Lesson #2: How can we incorporate this into the newsroom?
Then, we ran into another pressing question: Once we identify our next steps, how do we ensure that these tasks don’t all land on one person and that the strategy survives staff turnover? Both teams wanted to find ways to work these accessibility efforts into their workflows.
KOMU wanted to address alt text first. The digital editor and art director decided to create their own checklist that they could give to staff to use as they wrote alt text. (One key piece of advice from Gareth Ford Williams, co-director of Ab11y.com: The person who chose the image should always be the one writing the alt text).
After changing the alt text for some images, we were able to use the Web Developer browser extension to see what it looks like and ensure that it properly describes the image. This was way easier than when we tried to review the alt text by inspecting the code ourselves.
Overall, these browser extensions seem to be most helpful if you have a specific goal in mind (like alt text) because you can usually filter what you’re looking for rather than look at all the errors at once, which can be overwhelming.
Beyond alt text, KOMU plans to create posters and post other reminders in the editing booths, including readability tips like keeping sentences and quotes short when possible. (We found that tools like Readable and Hemingway App could be helpful to help introduce staff to this).
The Missourian decided to create specific accessibility guidelines for long-form stories. Because the headline is often placed over a background image, the text is often difficult to read.
To start, Missourian staff used browser extensions WAVE and axe DevTools (both suggested in the Post’s guidelines) to review some examples of the long-form stories. While DevTools was better at explaining the errors in non-technical terms, staffers said they preferred WAVE because of how easy it was to view the alt text of images or where errors appeared on the page.
For example, with DevTools, they learned that their hyperlinks were not distinguishable enough, so they made a plan to underline all links. With WAVE, they could see where color contrast errors were most prevalent in a story.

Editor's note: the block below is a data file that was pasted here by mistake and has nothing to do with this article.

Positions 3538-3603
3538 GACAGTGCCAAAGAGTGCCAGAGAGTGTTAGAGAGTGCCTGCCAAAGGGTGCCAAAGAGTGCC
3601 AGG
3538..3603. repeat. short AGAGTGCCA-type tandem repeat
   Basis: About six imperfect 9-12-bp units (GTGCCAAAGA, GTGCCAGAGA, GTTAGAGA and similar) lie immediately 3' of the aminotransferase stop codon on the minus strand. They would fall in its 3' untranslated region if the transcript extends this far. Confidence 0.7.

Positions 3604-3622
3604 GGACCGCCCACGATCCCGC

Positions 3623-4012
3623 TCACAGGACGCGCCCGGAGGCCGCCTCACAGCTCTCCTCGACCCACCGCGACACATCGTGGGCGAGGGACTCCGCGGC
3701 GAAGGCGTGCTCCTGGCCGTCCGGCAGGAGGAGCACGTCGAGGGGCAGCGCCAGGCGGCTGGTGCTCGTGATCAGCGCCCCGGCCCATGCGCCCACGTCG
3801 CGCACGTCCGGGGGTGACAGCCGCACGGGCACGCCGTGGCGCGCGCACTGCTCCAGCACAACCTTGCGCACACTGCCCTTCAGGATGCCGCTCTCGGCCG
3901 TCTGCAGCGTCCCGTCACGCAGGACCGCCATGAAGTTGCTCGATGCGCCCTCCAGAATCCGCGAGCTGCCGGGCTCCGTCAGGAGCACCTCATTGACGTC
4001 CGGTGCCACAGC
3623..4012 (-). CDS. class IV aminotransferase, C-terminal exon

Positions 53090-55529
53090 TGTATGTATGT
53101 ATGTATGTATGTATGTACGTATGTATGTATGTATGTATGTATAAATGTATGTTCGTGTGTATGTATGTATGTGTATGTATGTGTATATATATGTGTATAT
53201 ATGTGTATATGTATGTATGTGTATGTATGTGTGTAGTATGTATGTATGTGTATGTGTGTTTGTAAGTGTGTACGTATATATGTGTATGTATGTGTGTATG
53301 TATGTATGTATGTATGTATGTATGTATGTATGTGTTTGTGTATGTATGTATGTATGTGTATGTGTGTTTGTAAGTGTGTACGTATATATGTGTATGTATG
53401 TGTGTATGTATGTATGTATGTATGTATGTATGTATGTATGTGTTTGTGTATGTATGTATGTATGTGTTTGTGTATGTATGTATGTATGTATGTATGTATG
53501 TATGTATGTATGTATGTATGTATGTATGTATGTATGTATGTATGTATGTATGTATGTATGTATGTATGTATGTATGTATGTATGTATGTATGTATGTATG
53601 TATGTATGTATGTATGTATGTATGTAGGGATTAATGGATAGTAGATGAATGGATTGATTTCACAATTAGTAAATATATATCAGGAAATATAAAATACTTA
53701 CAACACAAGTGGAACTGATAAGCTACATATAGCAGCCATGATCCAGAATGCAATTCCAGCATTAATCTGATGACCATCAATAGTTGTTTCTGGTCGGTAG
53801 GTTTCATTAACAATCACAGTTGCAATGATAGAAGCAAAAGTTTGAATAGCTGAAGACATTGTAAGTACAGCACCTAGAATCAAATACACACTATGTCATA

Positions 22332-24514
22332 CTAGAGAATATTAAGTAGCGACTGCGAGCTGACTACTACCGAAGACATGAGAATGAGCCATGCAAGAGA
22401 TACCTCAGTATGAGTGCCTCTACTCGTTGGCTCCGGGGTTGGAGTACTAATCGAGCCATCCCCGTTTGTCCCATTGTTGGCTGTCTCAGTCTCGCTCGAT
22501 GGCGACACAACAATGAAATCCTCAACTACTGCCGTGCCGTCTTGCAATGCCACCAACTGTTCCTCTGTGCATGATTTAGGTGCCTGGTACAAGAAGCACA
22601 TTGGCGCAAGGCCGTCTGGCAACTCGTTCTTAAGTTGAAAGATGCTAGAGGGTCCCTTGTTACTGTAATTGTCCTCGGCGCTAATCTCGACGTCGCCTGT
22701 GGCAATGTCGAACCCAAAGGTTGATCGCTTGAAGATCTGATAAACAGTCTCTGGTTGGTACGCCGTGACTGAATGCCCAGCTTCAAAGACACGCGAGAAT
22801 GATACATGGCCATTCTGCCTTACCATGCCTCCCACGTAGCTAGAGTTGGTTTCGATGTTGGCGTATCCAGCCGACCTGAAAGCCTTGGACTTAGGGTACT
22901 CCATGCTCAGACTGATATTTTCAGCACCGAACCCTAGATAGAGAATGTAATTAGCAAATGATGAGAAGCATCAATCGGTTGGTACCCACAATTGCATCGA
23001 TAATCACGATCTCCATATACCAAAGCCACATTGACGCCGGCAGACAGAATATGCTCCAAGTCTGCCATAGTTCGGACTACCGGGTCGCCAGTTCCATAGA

The Missourian found that it could use the eyedropper tool in the WebAIM color contrast checker if they placed the windows side by side.
The Missourian’s favorite and most practical tool was the WebAIM color contrast checker. The editors plan to bring this to a meeting with their photo team and explain how this can help them ensure that there is at least a 4.5:1 color contrast ratio when designing long-form stories.
The next step will be to work with the photo editors to document these accessible design standards, so they can train the incoming cohort of photographers.
Lesson #3: No one resource can be the perfect solution, but we can pick what works best for our team
As we worked through making these sites more accessible, we found that tools that work well for one organization may not be ideal for another. Or using a set of guidelines or a checklist was a good starting point but ultimately led us to other resources.
Also, none of these will be able to magically make our sites more accessible. Accessibility experts will always remind you that automatic testers are limited and should be used with manual testing. While this is challenging for an already stretched-thin staff, we encourage you to find tools like color contrast checkers or browser extensions to help you accomplish your goals.
Like KOMU and the Missourian, you can pick one thing to start. Find a small team of people (this can be two or three) and commit to working on that goal for a month or so. Then, you can build on that, grow your knowledge, and keep collecting new tools and resources that will help you make your news coverage more accessible.